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Color differences from on-screen, to composits to actual paper

Discussion in 'Journalism topics only' started by spikechiquet, Aug 12, 2010.

  1. spikechiquet

    spikechiquet Well-Known Member

    Our new press foreman is banging his head against the wall because nothing that is built on the screen comes out the same way as it does in the paper.
    Of course, there are TONS of reasons as to this (the computer screens in the newsroom aren't all calibrated the same; the composits are printed on an inkjet printer and it uses powder onto a thicker paper while the newsprint is thinner and they print with liquid ink...etc)

    One thing that maybe I could do is send the CMYK differently through Quark...but is that possible? Can I send (for example) the Cyan plate at 70%, the Magenta at 85%, Kroma at 90% and Yellow at 35%? Or is this something that needs to be worked out either at the production end or the press end?

    We print to film and burn to plate..if that helps with this quandry.
  2. apeman33

    apeman33 Well-Known Member

    I don't think there's anything you can do. How old is the press? That could be a huge factor because it's difficult to make an older press calibrate well. And you'll probably never get a true blue on an old press with CYMK. Our blues always look like a light shade of purple.
  3. spikechiquet

    spikechiquet Well-Known Member

    The press guy figures it's at least 35+ years old.
  4. spnited

    spnited Active Member

    Seriously, spike, unless you're the owner or publisher, this is not your concern.
    It's up to the press foreman to get the press calibrated right, not you. There is nothing you can do nor should you worry about it. Do your job, not someone else's.
  5. Oggiedoggie

    Oggiedoggie Well-Known Member

    I haven't touched Quark in more than 10 years because our shop uses CCI mostly with a little InDesign and Illustrator, but aren't there color management settings available in Quark? Similar to PhotoShop?
  6. McNuggetsMan

    McNuggetsMan Member

    It's not her job or responsibility (unless she is the production editor and then I would say would have some responsibility) but you can look at the process and see if there are standardizations you can put into place to minimize the problem.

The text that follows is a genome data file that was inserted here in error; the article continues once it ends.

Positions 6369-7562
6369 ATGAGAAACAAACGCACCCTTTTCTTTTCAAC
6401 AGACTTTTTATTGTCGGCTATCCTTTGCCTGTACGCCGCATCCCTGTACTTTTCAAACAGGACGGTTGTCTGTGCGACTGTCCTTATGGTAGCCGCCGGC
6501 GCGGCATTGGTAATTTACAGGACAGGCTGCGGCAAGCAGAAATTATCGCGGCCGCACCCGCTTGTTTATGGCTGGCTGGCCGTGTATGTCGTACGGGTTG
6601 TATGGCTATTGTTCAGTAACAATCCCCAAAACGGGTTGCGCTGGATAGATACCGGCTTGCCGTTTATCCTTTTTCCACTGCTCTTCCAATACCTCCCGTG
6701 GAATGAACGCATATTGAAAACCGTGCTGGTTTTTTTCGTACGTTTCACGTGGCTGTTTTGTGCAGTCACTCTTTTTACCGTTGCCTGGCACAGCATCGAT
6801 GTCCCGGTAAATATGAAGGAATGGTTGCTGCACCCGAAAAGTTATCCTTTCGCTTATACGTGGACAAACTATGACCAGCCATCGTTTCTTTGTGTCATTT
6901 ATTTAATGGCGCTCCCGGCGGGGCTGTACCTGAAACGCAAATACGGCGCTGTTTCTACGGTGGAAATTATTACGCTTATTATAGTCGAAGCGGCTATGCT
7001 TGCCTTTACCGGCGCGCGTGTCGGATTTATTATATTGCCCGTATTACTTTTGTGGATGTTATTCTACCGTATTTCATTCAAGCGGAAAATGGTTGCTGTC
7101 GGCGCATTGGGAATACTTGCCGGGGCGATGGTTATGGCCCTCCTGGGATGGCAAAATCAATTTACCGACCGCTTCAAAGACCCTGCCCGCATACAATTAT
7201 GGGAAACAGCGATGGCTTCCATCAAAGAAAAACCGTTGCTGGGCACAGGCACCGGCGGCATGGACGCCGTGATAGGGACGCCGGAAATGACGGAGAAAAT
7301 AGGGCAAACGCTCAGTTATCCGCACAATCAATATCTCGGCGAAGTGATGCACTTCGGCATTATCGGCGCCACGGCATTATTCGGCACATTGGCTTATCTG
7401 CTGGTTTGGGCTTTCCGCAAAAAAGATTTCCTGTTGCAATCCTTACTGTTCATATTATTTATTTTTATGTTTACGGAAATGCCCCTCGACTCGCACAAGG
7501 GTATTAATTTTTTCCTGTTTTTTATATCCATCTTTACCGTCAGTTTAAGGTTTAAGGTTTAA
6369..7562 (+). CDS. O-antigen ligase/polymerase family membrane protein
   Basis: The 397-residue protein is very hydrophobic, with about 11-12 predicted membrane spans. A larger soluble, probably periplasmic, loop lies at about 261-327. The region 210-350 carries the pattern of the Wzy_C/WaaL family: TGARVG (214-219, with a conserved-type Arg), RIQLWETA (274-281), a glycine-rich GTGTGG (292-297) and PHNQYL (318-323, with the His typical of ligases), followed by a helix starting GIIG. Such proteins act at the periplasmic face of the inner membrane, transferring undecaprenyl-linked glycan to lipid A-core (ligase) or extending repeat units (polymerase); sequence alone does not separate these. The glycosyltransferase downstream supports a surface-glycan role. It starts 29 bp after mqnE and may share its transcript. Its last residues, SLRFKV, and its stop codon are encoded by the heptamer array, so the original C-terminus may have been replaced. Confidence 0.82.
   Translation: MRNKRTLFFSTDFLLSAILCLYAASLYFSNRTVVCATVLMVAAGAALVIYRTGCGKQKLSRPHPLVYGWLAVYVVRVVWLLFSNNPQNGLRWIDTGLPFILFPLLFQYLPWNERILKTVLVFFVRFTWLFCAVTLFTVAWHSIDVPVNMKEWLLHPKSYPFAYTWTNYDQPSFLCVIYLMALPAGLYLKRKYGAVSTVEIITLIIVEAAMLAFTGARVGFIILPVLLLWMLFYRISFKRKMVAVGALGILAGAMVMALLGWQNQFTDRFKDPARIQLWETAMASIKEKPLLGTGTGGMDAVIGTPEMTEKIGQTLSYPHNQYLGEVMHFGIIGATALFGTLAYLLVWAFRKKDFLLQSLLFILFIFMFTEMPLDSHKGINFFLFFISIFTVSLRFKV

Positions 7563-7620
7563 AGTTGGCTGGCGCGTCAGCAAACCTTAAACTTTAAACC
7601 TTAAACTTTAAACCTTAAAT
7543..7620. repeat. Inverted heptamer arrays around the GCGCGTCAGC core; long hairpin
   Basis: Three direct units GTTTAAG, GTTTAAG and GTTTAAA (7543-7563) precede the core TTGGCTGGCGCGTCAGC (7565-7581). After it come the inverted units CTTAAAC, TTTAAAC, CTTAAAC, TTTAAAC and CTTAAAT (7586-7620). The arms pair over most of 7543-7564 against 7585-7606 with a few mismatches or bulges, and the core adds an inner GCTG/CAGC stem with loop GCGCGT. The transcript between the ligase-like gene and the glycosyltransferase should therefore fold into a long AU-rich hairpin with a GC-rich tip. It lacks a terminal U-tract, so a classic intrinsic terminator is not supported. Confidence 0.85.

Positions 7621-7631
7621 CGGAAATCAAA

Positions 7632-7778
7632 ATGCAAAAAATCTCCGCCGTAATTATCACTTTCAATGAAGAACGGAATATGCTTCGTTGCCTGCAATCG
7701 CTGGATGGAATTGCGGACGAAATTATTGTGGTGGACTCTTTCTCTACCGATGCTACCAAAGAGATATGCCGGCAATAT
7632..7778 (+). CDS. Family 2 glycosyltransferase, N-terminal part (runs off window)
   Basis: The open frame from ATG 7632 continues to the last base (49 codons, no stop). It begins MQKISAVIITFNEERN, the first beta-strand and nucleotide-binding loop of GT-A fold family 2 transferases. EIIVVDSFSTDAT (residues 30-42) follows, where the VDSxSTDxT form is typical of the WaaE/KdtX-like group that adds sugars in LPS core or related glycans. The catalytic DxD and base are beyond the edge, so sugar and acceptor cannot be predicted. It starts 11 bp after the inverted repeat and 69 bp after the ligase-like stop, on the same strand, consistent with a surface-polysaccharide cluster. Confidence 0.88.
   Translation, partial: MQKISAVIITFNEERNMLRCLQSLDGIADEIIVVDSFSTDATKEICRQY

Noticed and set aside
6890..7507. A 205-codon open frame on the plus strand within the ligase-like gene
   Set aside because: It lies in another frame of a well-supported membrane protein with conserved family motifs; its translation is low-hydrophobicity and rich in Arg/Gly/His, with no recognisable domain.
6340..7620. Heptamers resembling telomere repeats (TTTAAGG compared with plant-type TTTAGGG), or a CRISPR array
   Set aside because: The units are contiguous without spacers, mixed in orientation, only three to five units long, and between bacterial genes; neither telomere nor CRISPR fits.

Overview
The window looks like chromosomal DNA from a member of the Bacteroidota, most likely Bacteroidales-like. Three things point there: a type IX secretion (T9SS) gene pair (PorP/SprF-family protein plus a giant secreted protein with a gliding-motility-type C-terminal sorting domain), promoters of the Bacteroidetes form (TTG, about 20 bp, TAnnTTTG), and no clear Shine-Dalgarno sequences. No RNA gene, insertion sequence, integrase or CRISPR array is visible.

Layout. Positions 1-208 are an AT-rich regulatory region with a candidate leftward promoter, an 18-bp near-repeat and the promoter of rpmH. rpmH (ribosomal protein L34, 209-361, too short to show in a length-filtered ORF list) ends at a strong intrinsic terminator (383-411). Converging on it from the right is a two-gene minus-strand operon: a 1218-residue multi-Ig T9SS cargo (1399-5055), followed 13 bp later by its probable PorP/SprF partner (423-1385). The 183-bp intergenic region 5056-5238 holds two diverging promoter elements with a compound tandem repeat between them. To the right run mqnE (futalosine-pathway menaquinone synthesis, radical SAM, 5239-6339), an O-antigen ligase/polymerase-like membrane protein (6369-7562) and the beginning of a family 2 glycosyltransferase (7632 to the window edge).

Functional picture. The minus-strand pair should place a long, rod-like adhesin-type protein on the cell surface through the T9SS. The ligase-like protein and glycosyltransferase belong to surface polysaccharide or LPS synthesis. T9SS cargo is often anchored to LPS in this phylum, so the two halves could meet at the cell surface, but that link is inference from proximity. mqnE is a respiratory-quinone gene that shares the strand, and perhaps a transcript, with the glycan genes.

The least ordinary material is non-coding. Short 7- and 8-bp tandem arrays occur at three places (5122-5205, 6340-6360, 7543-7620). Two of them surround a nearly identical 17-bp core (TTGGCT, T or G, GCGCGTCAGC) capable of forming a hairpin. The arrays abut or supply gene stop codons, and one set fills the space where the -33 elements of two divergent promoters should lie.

For example:

    Are the problems worse on one day than another? Are the days consistent? We found that depending on who was running the press each night, the colors would vary - same 5 days good, same two days bad. So they gave the two days guy some extra training. We also got some improvement by going to a system where one person did the final color balancing on photos and that person (or his replacement on his off days) used the same computer every night so you had less problems and more consistency. If the blue is bad every day in the exact same way on every photo, that's a problem for the press operator to solve. If there is variation, however, within the paper and consistently from day to day, you (or someone) need to evaluate the procedures for setting colors.

    Please note, when I was at a paper that fixed some of these problems, we were pretty small so one person could handle all the photos for a single night. It's probably harder to do this at a large paper.
  7. apeman33

    apeman33 Well-Known Member

    Agreed. And as I said earlier, the age of the press is a factor. The foreman would like every issue to be perfect, but with a press that old you could do everything perfectly and he could do everything perfectly and you'll still have issues. Our press isn't even as old as yours (20-25 years old, I think) and we have issues every time we do color (which isn't very often because someone has to buy a color ad before we'll do color and in this small town, color ads are a hard sell.).
  8. spikechiquet

    spikechiquet Well-Known Member

    I'm just asking for suggestions to help the press foreman. Never said I was concerned or even cared much, he just asked me what my thoughts were and I thought I would put it out there...just looking for things to get him on the right path.
  9. Liut

    Liut Active Member

    Kudos to the press foreman for giving a shit.
  10. UPChip

    UPChip Well-Known Member

    If it is truly not long for the printed page, I pity future generations of editors for not being able to just blame it on the pressmen.
  11. HanSenSE

    HanSenSE Well-Known Member

    Someone's got way too much time on their hands if they're worried about this. As Spike said, it could be screen calibration, inkjets or even the paper its printed on. Had the same "problem" at one place I worked where pages were shipped electronically to the press that was an hour or so away. A newbie copy editor spent half a shift trying to "fix" this, until the news editor on that night told him to get back to his pages.
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